We know how much homeowners in our area love their ductless mini splits. They provide perfect cooling during the summer, and energy-efficient heating during our fall. Before you sit down and relax to enjoy your spooky movie marathon for the Halloween season, it’s important that you focus on one last point of order—repairs.
If you’ve got one ductless air handler that’s causing trouble, or you’ve got a system that’s leaking on your wall, then you’re going to want that taken care of as soon as possible. When it comes to air conditioning repair in Ennis, MT, anything that has to do with moisture should be fixed before our cold season strikes. That moisture dripping from your system is not only a breeding ground for mold, but it will also start to freeze and cause a whole host of other problems down the line.
Let’s talk about three common ductless AC repairs that you might need soon.
A Condensate Drain Clog
The first and most important issue we want to discuss is a condensate drain clog. When a ductless heat pump heats or cools your home, it goes through the humidity that’s in the air. That humidity can condense on the coils of the system.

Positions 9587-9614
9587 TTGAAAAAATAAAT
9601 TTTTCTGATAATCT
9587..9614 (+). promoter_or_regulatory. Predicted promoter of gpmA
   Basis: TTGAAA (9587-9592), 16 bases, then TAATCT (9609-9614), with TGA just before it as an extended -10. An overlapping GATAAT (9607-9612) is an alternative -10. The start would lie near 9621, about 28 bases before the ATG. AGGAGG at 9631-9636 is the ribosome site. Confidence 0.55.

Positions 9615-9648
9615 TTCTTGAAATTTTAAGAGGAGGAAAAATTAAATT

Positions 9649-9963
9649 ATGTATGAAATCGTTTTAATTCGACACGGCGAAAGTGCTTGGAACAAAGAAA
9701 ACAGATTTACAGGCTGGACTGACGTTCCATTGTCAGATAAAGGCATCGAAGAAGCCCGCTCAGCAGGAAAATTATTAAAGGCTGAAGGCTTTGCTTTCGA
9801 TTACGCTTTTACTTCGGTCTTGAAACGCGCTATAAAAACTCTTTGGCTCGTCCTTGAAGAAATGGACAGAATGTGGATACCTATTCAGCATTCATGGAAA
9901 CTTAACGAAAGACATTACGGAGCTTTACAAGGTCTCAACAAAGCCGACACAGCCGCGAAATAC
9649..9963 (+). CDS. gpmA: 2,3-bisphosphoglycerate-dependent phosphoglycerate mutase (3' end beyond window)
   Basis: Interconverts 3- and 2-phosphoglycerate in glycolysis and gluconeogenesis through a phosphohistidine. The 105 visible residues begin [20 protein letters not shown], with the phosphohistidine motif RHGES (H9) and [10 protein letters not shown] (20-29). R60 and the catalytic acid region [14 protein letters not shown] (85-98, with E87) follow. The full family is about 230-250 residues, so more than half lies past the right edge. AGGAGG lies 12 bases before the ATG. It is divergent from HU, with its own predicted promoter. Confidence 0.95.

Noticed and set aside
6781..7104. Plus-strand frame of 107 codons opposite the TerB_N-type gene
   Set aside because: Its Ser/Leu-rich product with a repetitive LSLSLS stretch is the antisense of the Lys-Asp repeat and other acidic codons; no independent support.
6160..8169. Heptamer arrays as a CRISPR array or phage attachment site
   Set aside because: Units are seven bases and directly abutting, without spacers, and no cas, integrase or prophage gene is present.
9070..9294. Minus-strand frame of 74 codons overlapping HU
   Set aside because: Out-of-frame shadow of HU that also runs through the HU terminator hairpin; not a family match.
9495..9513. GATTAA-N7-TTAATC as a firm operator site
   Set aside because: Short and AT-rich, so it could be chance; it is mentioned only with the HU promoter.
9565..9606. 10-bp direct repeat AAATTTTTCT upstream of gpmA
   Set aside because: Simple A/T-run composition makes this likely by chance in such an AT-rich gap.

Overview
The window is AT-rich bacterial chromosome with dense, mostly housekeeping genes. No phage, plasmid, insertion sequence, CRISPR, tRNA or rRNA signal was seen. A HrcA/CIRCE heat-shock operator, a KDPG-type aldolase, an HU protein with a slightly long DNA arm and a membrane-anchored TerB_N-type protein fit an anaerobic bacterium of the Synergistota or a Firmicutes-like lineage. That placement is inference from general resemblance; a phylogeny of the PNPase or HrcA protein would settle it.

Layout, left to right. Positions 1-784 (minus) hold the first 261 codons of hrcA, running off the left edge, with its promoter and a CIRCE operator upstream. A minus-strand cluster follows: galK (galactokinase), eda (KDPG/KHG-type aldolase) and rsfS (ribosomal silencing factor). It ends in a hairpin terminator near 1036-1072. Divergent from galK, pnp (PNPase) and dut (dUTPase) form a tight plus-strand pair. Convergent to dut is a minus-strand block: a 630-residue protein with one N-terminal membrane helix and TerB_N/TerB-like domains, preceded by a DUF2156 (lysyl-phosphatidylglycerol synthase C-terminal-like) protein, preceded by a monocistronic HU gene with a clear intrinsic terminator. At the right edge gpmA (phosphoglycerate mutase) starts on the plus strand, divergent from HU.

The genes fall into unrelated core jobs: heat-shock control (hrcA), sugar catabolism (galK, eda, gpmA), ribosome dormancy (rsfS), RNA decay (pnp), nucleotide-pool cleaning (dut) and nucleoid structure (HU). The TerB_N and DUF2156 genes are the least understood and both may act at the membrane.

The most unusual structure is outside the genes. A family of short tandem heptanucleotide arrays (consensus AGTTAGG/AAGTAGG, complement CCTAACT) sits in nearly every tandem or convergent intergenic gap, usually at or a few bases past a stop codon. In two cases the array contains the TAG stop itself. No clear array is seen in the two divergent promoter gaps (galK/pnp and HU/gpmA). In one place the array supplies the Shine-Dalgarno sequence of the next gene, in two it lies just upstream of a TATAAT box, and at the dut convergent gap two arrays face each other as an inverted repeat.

Luckily, your ductless unit is designed for this influx of moisture. There’s a drain that’s called the “condensate line,” responsible for draining the moisture into a pan and depositing it outdoors where it can be far away from your home. The big problem with this is that the condensate drain can clog up after a lot of use, and eventually it will lead to moisture getting backed up in the system.
There are two problems with this:
- Moisture backing up in your condensate drain can lead to mold growth.
- The moisture in your condensate line can freeze during the winter, damaging the drain and your air handler.
If you suspect your ductless heat pump is having trouble draining moisture, then contact us immediately.
Ice on the Outdoor Coil
Ice can form on the condenser coil when an air conditioner is cooling a home off. As the fall has both hot and cold temperatures scattered through it, you might find yourself encountering ice on your system. Regardless of whether this is ice formed naturally through a sharp temperature drop, or if it’s ice that’s coming from your heat pump, it’s never a good sign.
First things first, change out your air filter. A clogged air filter can sometimes be the cause of this problem. Then, make sure you call our team to have the ice thawed and the system examined for any damage.
Last but not least, repairs need to be made if your heat pump isn’t performing properly. Set the system to heat as temperatures begin to drop this fall, and pay close attention to the quality of the heat coming from the air handlers. If one air handler isn’t meeting the temperature demands of your home, or you’re dealing with a sudden increase in energy costs, then your system might need to be repaired.